Locked up but looking good
Last Sunday, Aug. 27, my husband and I trooped to Camp Crame, the PNP headquarters, to visit Sen. Leila de Lima whose 58th birthday it was. It was not easy to visit the detained senator. You had to be in the list of expected visitors, which had to be submitted to authorities five days in advance. You had to present a valid ID, and you could not bring in your cell phone and any electronic device.
Your body and your belongings would be searched twice—once at the entrance of the facility and again at the entrance to where she is being held. The police personnel who you met in the process were all extremely polite, and constantly said “Pasensya na po,” or “Sorry, but this is required.” By whom, they didn’t say.
After a circuitous 4- or 5-minute walk, you came to an open area, which was covered with tents, except for the center, to enable the CCTV to “see” what was happening. Seats were arranged, because a Mass was to be celebrated for the senator and her guests, with lunch afterwards.
Reader, when the senator approached me, I was stunned. Walking toward me was a radiant, svelte, and—dare I say—sexy creature who had no similarity at all to the pudgy, shawl-draped and harassed lady of 187 days ago (by her count), when she was a free woman.
I confess, Reader, that my first reaction was, not pity, but envy—and I told her so. No one should be looking so good after being incarcerated that long. She laughed delightedly, and said she didn’t want to give her jailers any comfort. The thought immediately struck me: She personified the addressee in the faux-Latin phrase “Illegitimi non carborundum” (Don’t let the bastards grind you down).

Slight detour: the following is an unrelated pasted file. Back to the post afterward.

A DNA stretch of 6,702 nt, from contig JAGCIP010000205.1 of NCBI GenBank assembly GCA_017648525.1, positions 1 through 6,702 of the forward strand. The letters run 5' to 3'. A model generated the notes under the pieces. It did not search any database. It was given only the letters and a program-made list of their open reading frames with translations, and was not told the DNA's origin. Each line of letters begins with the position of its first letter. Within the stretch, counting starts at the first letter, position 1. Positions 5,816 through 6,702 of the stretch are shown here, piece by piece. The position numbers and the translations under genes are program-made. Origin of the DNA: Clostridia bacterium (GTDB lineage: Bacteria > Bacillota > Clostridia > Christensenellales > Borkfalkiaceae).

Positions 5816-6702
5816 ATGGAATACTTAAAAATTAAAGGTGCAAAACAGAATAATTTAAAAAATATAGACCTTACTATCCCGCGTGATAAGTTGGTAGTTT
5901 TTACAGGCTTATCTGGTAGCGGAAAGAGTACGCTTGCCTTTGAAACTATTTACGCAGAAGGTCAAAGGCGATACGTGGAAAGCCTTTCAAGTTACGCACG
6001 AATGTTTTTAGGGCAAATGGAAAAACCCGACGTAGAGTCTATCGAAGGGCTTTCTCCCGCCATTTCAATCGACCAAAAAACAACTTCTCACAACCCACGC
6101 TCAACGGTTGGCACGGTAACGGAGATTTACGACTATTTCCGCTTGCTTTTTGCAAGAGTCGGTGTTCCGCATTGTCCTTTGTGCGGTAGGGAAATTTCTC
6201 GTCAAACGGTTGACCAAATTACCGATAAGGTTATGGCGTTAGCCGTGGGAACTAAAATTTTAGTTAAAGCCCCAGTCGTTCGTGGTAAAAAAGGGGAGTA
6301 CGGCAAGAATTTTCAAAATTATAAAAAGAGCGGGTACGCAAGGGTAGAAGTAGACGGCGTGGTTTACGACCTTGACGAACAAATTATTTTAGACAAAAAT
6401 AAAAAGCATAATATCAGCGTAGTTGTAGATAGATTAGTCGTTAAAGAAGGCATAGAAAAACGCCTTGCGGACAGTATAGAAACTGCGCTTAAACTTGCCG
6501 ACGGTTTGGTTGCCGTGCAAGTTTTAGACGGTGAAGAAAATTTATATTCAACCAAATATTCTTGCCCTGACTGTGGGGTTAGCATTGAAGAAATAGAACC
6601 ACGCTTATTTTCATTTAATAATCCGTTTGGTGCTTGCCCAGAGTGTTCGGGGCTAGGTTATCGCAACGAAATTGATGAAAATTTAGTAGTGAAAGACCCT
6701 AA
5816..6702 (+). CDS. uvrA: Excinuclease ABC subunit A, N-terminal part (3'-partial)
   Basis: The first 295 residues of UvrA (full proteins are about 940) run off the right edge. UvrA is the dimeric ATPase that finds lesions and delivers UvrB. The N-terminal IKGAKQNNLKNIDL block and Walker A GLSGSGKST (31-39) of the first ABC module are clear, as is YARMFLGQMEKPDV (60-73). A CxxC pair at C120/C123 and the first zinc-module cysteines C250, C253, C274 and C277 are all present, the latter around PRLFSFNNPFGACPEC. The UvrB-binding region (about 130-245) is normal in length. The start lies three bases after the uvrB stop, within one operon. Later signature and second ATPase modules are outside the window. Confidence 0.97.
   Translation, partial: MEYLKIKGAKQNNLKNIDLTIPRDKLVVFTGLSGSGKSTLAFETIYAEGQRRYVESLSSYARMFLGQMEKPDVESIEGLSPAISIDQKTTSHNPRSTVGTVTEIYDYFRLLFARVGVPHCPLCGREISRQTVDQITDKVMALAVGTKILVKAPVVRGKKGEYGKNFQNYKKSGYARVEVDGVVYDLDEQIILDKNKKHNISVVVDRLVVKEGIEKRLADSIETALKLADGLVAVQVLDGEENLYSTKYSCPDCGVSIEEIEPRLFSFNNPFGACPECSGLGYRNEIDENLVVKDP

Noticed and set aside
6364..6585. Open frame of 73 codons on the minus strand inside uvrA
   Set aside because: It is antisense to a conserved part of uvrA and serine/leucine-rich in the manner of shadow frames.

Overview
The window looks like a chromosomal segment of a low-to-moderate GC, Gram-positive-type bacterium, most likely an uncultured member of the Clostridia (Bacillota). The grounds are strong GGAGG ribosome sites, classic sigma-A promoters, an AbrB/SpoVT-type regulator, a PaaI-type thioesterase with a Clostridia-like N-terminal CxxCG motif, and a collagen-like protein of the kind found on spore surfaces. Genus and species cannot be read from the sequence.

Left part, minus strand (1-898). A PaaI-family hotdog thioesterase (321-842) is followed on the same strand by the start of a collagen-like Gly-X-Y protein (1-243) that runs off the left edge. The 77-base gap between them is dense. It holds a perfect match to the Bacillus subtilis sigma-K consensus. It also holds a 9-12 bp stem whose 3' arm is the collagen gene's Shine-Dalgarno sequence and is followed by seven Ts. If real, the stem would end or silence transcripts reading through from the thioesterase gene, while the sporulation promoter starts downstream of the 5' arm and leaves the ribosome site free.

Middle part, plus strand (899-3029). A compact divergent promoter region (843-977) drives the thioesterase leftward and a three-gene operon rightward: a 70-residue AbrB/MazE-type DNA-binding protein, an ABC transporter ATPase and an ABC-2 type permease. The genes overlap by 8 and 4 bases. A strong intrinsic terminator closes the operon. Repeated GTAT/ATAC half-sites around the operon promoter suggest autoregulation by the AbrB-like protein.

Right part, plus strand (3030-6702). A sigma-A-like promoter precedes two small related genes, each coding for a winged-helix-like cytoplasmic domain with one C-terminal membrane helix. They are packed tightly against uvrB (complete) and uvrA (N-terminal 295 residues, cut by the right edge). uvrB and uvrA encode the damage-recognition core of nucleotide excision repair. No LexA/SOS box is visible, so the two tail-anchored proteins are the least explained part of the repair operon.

She gave me a 6-step tour of her quarters (three to come in and three to walk out): a small anteroom with a microwave oven, plus an equally small room with a bed, a desk, book-filled shelves (the usual present of visitors), and a small cooler-fan. She said she is allowed no phone, no TV, no radio, no music player. And from 5 p.m. to 6 a.m. every day, she is absolutely alone. No “neighbors.” Her area is totally isolated.
Mass was concelebrated by five priests led by Archbishop Soc Villegas, who unhesitatingly accepted the invitation. Apparently, Mass is celebrated every Sunday (10 a.m.) and Wednesday (4 p.m.) either by “Paring” Bert Alejo, SJ, and/or Fr. Robert Reyes (a former Franciscan), and two others.
Father Soc’s great homily had us all examining ourselves. Three basic questions we all must answer: What do we want? What are we afraid of? Where are we going?
After the Mass, Father Bert read from his journal of a year before, concerning Edgar Matobato (remember him)? Father Bert was apparently the man who got Senator De Lima and Matobato together. He called her on her birthday about a “sensitive matter.” At that time, Matobato had already been given sanctuary for three months by Father Soc, and the Oblates. Matobato was prepared to go to jail, even to die, said Father Bert, but he wanted first to tell the truth. And he trusted Senator De Lima.
That was how their relationship began—although she remembered him from when, as justice secretary, she had approved his entry into the witness protection program. No conspiracy. He told her his story, she made him tell it to the Filipino people, and she got punished for it—in spades.
Senator De Lima reads a lot these days, and she admits to succumbing to tears in the silence of her long nights—when no one can see her or hear her. And she has become closer to her Lord.
This senator is in jail, I remind the Reader, because she is charged with drug trafficking—a nonbailable crime—based on testimonies made up out of whole cloth mainly by felons convicted of murder, robbery, kidnapping, trading in illegal drugs. Compare this with the treatment of the President’s son and son-in-law who seem to be “out of bounds.” Or with police officers Marvin Marcos and Jovie Espenido, who were rewarded, even as they had turned off the CCTV cameras that would have allowed us to determine whether their “kill” was justified. Where’s the justice?
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